Tomorrow, Cartoon Network will premiere Teen Titans Go!, a new series that’s somewhat unusual in the world of kids’ animation. On the one hand, it’s a revival of the Teen Titans series that premiered in 2003, with the same characters and voice cast. On the other, it’s got a completely different format and animation style, with the goal of being a little less action-y and a little more funny, though the previous series had some of both, and this one will, too.
In anticipation of the show joining the DC Nation block, ComicsAlliance had a phone chat with Tara Strong, the voice of Raven, about the show and the many, many other iconic characters she has voiced over the years, including one very popular pony.
ComicsAlliance: You are Twilight Sparkle.
Tara Strong: I am Twilight Sparkle.
CA: A friend of mine by the name of Chris Sims who also writes for ComicsAlliance certainly self-identifies as a brony, and I have to imagine that you have many thoughts about the brony community. How unprepared were you for that?
TS: Completely. Completely unprepared. I’ve never seen a fanbase like the bronies in my entire life. They are so hilarious and so supportive. They’re just the greatest ever.
The roles I’ve had have been such iconic, classic legacy characters. You’d think, wow, being Batgirl or being Harley [Quinn] or Raven would have these incredibly verbal fans. But there’s never been anything like the bronies. I embrace them. They’re adorable. They’re totally nerdy. They’re totally hip.
It just runs the gamut. There are kids that are 14, and I get letters from doctors in their forties. I just think they’re all so wonderful, and the fact that they can come out and say, “Hey, we like this show and we don’t really care if you like us.” I just love their bravery and how, for the most part, the community is just so sweet, so supportive and loving of each other.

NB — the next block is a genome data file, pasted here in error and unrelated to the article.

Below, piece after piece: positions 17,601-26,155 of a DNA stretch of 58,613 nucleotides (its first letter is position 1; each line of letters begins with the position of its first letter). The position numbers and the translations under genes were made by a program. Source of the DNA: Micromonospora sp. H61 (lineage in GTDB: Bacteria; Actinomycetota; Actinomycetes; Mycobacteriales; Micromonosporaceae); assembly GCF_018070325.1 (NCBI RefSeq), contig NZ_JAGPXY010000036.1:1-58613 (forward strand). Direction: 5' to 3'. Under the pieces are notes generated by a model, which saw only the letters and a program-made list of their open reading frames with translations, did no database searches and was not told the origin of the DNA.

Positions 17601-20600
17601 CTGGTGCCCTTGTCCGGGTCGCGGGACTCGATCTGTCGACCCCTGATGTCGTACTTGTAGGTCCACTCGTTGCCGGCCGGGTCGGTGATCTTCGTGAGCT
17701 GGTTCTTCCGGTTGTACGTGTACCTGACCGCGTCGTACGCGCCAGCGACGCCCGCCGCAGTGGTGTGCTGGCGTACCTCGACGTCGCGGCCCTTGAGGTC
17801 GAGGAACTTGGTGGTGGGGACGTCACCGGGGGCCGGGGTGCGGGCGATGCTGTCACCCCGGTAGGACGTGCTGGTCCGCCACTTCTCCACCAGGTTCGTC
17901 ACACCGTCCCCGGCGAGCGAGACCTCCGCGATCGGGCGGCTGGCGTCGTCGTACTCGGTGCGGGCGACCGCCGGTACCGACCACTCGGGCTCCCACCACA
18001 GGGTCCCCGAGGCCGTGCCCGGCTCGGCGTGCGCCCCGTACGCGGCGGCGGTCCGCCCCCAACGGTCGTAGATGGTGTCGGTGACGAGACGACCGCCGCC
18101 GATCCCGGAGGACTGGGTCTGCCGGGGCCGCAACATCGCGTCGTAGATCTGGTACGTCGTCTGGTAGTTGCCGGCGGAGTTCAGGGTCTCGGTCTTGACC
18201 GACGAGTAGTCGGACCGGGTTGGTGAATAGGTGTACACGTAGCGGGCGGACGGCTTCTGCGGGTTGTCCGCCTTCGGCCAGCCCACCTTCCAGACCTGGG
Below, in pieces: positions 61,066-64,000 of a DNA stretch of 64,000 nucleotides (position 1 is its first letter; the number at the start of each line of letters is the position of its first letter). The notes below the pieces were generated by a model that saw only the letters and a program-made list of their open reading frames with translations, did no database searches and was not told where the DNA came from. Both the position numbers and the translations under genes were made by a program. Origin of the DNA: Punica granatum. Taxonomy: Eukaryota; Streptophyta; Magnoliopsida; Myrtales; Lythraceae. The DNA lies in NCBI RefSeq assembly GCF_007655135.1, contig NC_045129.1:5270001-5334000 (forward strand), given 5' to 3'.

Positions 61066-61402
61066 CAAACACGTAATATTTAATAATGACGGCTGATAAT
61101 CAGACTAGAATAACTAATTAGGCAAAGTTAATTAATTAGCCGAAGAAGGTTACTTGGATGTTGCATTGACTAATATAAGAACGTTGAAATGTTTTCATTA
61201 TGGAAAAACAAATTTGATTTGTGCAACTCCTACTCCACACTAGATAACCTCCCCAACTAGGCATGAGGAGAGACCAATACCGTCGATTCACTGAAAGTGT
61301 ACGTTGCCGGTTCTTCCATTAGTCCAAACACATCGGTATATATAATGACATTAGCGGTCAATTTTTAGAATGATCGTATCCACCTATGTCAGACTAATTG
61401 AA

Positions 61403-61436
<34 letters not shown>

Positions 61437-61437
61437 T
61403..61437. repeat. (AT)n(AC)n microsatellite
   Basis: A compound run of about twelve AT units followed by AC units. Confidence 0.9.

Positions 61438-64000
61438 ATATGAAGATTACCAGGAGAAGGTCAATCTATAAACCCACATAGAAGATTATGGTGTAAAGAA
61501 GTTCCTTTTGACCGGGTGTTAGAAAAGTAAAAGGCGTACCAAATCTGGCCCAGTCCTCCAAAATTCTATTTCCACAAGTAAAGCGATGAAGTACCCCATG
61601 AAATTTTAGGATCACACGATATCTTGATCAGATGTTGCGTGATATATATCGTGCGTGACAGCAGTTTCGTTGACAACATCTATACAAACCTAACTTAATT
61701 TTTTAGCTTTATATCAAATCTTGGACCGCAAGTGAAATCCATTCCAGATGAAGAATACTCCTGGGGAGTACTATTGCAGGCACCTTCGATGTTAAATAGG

There are these Army bronies that paint Pinkie Pie on their tanks and sing songs to feel good. If it’s making people feel good, we’ve all done something right. I really, genuinely love the bronies.
By Andy Khouri
In 2009 the Nigerian writer Chimamanda Ngozi Adichie gave a TED Talk on the dangers of what she called “The Single Story.” Put simply, the Single Story is the conventional understanding of a people, culture or situation that’s informed by stereotypes in literature and the media — stereotypes that aren’t necessarily untrue, but that are necessarily incomplete. For example, it was the Single Story of her middle class family’s young servant that his family was incredibly poor — not “incredibly poor and incredibly hard working.” It was the Single Story of Africa as a “catastrophe” that prompted Adichie’s American roommate in college to remark upon how well Adichie spoke, how impressed she was that Adichie could use appliances like stoves, and how surprising it was that Adichie listened to Mariah Carey instead of “tribal music.”
Adichie’s remarks struck a chord with indie comics creators John and Charles Agbaje, who observed that one chapter largely missing from the story of Africa in the west was that of the hero — more specifically, the heroine. To that end, the brothers took to Kickstarter to fund the production of Spider Stories, an 11-minute animated pilot inspired by Nigerian folk tales and modern hero epics like Avatar: The Last Airbender, with a view to selling the project as a proper animated series. With three days remaining to pledge, the Agbaje brothers have already raised the $25,000 needed to produce the short, which I think demonstrates that a western audience is keen to see something new in animation and improve its understanding of the African story.
I can announce this now. I made an OFFICIAL BRAVEST WARRIORS RAP SONG, and it’s now up on Cartoon Hangover! whooo! go listen to them funky fresh rhymes, y’all.
By Chris Sims
Good news for fans of the Teen Titans cartoon: After the success of the shorts on the DC Nation block, Cartoon Network has announced that the half-hour Teen Titans Go! will premiere on April 27.
Like the shorts, the half hour show promises to skew a little more towards comedy than the previous Teen Titans cartoon, which occasionally got pretty dark once Deathstroke (AKA Slade) showed up and tried to murder a bunch of children. But, you know, that tends to happen in teenage superheroics.